Business

Meet Marion's 'Uptown Girls,' the united front of women-owned businesses

Gae Sharp-Richardson puts on an apron as she prepares to box chocolates at her store, The Chocolate Shop, in Uptown Mari
Gae Sharp-Richardson puts on an apron as she prepares to box chocolates at her store, The Chocolate Shop, in Uptown Marion. (Grace King/The Gazette)
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MARION — An advertisement in the January 2020 Cedar Rapids Tourism guide is already uniting women business owners in Uptown Marion.

When Gae Sharp-Richardson, owner of The Chocolate Shop in Uptown Marion, reached out to 15 fellow women business owners to place a joint ad in the tourism guide, she received overwhelming yeses.

The idea came to the longtime business owner in Uptown Marion after hearing people refer to it as a ghost town, she said.

“I have had a business here for 13 years, and I see it more vibrant in the last couple years especially than any time,” she said. “I had this feeling that I just wanted to shout it from the mountain top, ‘We are here, we are here.’”

Sharp-Richardson created the “Uptown Girls — Marion” Facebook page and organized a photo shoot with Uptown Marion photographer Cast of Thousands Photography for the ad, which features 16 women with the name of their business beneath their photo.

The Facebook page, although created for the business owners to communicate with each other, went public in October, and quickly began accumulating likes.

Sharp-Richardson saw it as an opportunity to present a united front of women-owned businesses, championing each other and hopefully bringing more customers to the area.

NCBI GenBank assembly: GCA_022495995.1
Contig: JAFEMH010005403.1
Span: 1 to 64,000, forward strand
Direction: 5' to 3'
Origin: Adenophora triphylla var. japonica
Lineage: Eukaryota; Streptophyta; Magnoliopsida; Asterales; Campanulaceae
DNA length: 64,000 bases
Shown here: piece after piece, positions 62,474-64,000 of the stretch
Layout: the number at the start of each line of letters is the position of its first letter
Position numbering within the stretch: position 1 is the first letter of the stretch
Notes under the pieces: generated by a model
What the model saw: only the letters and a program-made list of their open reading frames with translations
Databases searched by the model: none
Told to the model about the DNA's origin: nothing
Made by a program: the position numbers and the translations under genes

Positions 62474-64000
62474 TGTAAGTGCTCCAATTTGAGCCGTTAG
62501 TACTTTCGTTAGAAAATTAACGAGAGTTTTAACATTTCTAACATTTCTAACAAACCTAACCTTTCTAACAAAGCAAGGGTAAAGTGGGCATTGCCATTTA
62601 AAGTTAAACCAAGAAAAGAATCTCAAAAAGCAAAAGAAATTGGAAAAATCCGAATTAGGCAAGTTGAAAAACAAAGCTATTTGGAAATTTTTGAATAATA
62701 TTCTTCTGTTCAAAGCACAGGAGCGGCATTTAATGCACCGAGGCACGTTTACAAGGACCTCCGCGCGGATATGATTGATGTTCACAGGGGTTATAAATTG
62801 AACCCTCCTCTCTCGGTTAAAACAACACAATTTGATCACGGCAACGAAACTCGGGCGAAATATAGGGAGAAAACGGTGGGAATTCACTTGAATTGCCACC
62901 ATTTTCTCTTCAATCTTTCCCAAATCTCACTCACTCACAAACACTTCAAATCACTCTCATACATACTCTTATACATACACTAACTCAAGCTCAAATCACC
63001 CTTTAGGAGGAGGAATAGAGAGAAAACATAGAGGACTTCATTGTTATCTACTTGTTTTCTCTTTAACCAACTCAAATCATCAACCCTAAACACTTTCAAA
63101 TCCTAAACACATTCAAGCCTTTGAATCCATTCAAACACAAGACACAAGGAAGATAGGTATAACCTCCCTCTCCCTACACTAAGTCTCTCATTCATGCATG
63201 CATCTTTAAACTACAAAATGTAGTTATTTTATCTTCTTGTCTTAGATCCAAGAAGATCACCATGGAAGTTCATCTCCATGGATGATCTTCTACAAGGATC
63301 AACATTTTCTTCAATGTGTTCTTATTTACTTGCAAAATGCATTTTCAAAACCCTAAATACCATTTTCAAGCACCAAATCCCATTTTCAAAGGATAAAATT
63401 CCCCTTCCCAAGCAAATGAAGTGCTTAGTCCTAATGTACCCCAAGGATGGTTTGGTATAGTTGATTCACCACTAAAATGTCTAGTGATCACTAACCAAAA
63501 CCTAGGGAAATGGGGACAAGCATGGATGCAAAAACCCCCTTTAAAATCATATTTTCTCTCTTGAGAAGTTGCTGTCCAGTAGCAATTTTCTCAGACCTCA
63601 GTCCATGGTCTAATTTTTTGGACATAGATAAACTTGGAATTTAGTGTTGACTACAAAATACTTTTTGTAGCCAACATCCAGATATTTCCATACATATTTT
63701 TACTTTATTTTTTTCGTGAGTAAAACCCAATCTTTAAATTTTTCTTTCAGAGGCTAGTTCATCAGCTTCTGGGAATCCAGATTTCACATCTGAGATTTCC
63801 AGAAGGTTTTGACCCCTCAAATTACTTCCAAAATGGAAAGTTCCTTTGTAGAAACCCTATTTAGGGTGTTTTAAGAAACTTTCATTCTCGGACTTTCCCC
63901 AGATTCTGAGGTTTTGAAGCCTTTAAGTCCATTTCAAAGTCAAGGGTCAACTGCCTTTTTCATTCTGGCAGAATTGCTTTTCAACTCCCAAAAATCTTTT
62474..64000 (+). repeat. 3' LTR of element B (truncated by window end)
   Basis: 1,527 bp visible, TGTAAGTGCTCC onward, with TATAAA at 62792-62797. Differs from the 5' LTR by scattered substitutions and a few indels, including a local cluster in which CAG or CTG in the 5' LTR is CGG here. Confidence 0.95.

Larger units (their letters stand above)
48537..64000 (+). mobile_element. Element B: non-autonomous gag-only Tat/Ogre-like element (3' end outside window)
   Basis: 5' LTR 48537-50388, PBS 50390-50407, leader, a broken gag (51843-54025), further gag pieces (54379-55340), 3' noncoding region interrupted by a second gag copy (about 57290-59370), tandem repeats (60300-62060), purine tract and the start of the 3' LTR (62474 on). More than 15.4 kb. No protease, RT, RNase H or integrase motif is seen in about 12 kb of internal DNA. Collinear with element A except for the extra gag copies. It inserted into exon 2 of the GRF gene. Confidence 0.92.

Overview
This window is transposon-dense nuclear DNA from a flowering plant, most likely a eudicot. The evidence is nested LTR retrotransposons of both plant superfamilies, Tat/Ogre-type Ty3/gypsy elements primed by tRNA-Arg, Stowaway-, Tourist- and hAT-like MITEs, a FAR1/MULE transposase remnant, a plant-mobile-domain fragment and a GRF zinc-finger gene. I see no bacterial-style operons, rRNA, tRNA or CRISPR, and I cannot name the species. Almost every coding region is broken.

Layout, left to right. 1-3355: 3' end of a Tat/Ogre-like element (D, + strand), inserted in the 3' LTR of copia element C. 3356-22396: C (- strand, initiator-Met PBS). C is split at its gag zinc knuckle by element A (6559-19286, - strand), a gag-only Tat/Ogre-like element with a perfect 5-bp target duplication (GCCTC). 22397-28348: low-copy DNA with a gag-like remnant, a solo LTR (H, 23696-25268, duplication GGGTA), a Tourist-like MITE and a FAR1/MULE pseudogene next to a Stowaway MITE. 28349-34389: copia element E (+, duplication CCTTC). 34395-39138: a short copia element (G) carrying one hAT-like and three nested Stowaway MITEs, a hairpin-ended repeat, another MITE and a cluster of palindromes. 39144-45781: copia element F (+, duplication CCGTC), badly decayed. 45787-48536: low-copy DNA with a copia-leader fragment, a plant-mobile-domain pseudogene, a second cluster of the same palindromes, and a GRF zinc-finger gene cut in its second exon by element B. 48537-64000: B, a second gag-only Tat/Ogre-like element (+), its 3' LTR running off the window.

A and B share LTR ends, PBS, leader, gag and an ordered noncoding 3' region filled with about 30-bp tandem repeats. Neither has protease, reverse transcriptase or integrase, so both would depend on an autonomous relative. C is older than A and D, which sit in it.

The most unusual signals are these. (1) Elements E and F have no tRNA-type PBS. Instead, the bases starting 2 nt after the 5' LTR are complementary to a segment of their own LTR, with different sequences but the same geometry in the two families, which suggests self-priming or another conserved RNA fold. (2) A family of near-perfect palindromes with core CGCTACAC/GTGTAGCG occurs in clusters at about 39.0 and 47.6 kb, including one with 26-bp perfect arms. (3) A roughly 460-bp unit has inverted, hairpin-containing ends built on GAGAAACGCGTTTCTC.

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“United we stand, divided we fall,” Sharp-Richardson said. “It’s smart to support each other, and it’s nice to have each other’s back.”

Sharp-Richardson said getting to know neighboring business owners is not only beneficial to Uptown Marion, but it also benefits customers.

“It’s a fun way for us to cross-sell,” said Lisa Gilliatt, who co-owns The Grill Works with her husband Brian Gilliatt.

Gilliatt was one of the women invited to participate in the Uptown Girls ad by Sharp-Richardson. She said the opportunity has taught her about businesses in Uptown she didn’t even know about.

“It’s a fun opportunity,” Gilliatt said. “Marion is a very loyal community, and we have a lot of great customers.”

Gilliatt and her husband have held their business in Marion for 10 years. She believes small businesses offer something box stores can’t: a friendship with their customers.

Lora Dodd-Brosseau, florist at Lily and Rose Floral Studio, opened shop in February. As a newcomer to Uptown, she was excited to be asked to be a part of Uptown Girls, and she’s found her fellow business owners to be very welcoming, she said.

“I’m kind of the new kid on the block,” Dodd-Brosseau said. “I think it already has (created community), and it will continue to grow.”

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Dodd-Brosseau said supporting other women-owned businesses is important to her. In her shop alone, she sells items from 10 other vendors — from local honey to greeting cards, candles and bath products.

Deb Weiser, owner of DKW Gallery & Studios, found being a part of Uptown Girls is opening doors to collaborate more.

Already, she collaborates with the Marion Public Library, Roots in Bloom and Brick Alley Pub.

But Uptown Girls is different.

“Once you get a group of women together, the whole world can change,” Weiser said.

Weiser chose Uptown Marion as the location for her studio three years ago because it’s an “up-and-coming arts community,” she said.

There also were no openings at NewBo.

“When we came here, we had to make some sacrifices,” she said. “We moved from a home into a two-bedroom apartment. But here we have wonderful clients and 22 artists, who are so talented and so inspiring.”

Weiser said women business owners can offer something “special” to their customers.

“Women have that natural nurturing that spills into their clientele or customers,” she said.

Comments: (319) 368-8664; grace.king@thegazette.com

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